Once everything is cleaned and has dried, now it’s time to decide what size storage unit will best fit your needs. With locations in Neenah and Appleton, WI, Stor It Mini Storage offers various unit sizes and can help you make your decision. Give us a call today at (920) 734-1265 to discuss which unit could be right for you!

Advice for Moving During the Holidays

Needing to relocate happens for a variety of reasons and doesn’t always happen at the most convenient times. Especially during the holidays, no one enjoys packing or moving. We know that moving during this time can be hectic, and hope that the following tips help you to stay organized and still enjoy the holidays.

 

  1. Pack a little bit at a time: Instead of trying to tackle the project all at once, consider which rooms you can begin to pack up. If guests will not be coming to your home, for example, you can start to pack guest bedrooms, closets, and storage areas.
  2. Plan holiday get-togethers away from home: Consider arranging with relatives to hold your family gatherings at someone else’s house this year, and offer to host at your new home next year. This will alleviate added stress on you and your family. If you do still plan to entertain, try to keep it small. Consider inviting fewer people, or even asking others to bring a dish to pass to lighten how much cooking you need to do.
  3. Plan for unexpected moving expenses: Keep records of all of your moving details in one place so they can easily be brought up on moving day if necessary. Confirm and reconfirm with your moving or truck rental property, as people and companies can be forgetful during the holidays.
  4. Buy moving supplies during holiday sales: Look at office supply stores for sales on boxes and moving supplies, especially around Black Friday. Also make a list of utilities and home services you will need to schedule.

Winter Cleaning?

We’ve all participated in the well-known tradition of spring cleaning once the weather starts to get warm, but what about winter cleaning? The holidays are, in fact, just as good of a time to declutter your home. Think about it: you’re already digging into the depths of your home storage to retrieve your decorations, you’re cleaning your home in preparation for family to come over, and the gifts you receive are, in a sense, adding to the clutter you’ve amassed over the years. Why not take a weekend, or even a day, to clean out your home and start the new year off with less stuff and more space?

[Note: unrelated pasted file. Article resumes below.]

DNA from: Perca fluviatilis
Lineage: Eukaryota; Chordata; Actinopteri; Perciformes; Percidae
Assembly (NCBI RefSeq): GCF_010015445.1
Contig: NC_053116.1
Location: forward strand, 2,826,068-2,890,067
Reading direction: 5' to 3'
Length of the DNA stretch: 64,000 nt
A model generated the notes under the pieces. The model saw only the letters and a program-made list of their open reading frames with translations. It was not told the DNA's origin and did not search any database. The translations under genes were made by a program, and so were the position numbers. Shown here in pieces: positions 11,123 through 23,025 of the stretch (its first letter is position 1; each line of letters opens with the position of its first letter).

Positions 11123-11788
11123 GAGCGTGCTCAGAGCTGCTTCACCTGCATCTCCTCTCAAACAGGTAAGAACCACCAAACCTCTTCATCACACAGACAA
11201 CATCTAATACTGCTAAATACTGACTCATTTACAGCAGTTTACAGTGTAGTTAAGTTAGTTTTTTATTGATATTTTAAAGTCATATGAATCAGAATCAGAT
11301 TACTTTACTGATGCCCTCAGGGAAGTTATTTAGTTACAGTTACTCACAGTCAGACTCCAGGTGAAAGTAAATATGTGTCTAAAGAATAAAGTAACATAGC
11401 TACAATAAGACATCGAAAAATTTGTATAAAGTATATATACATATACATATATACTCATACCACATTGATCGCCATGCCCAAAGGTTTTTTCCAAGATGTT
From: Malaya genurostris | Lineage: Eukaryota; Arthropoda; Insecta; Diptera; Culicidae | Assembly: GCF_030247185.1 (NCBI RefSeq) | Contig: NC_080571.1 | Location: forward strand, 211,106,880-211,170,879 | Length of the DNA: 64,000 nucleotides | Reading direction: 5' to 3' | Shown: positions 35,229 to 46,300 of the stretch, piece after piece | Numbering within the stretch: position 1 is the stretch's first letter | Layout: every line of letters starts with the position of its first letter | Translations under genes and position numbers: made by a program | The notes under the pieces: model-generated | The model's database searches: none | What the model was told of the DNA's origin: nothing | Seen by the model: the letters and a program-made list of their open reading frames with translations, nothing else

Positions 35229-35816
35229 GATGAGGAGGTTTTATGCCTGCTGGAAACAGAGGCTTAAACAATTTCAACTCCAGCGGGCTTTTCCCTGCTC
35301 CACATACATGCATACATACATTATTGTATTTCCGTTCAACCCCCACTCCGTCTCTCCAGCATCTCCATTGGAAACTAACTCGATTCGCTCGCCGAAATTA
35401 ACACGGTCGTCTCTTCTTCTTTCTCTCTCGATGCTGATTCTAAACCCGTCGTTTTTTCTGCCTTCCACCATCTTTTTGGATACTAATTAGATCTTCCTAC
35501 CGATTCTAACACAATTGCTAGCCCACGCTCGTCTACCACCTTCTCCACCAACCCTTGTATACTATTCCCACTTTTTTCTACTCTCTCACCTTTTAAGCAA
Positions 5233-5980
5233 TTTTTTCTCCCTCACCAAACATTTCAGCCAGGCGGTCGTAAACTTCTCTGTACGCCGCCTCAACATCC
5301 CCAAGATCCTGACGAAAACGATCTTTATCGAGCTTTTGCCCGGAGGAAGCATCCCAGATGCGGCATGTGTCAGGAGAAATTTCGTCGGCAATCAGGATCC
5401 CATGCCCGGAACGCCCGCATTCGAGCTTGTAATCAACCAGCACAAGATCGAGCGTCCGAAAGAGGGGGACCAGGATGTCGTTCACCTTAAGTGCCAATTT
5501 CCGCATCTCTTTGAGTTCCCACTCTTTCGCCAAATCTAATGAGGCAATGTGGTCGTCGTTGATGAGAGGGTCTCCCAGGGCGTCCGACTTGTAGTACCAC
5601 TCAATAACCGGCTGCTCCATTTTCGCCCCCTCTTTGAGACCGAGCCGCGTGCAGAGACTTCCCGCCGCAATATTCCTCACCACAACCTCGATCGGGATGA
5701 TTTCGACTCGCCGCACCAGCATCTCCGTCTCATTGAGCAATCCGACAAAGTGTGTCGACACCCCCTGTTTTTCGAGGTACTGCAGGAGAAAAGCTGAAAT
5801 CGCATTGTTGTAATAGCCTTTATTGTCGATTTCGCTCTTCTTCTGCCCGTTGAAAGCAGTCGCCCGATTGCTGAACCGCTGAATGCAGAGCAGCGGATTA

There are lots of options for what to do with all of those things you’ve been holding onto but really have no use for anymore. Here are some suggestions of what to do with those old electric candles that have burned out or sweaters that never get worn:

  • Toss them: Sometimes, no matter how attached you may be to those half-burned out lights that you’ve had since you moved in, you just have to let them go. Chances are, if you haven’t used something in the last two years, you won’t use it in the next two, or ten.
  • Donation: A great way to get into the holiday spirit is by donating clothes or items that you no longer have use for, but would greatly benefit someone else. Find a Salvation Army or Goodwill near you, and start digging through your closet.
  • Alternate storage: Sometimes there are items that you really can’t get rid of, but simply don’t have room for. Renting a storage unit is a great way to open up some space in your home without having to part with your favorite things.   

Storing a Refrigerator

Whether you’re buying a new refrigerator and want to hold onto the old one, or are moving and need to store your current refrigerator temporarily, it is important to store it correctly. Not taking the proper steps before storage can cause issues down the road when you want to use your refrigerator again. These five steps will ensure that whether it be two months or two years from now, your refrigerator can be taken out of storage and will be ready to go.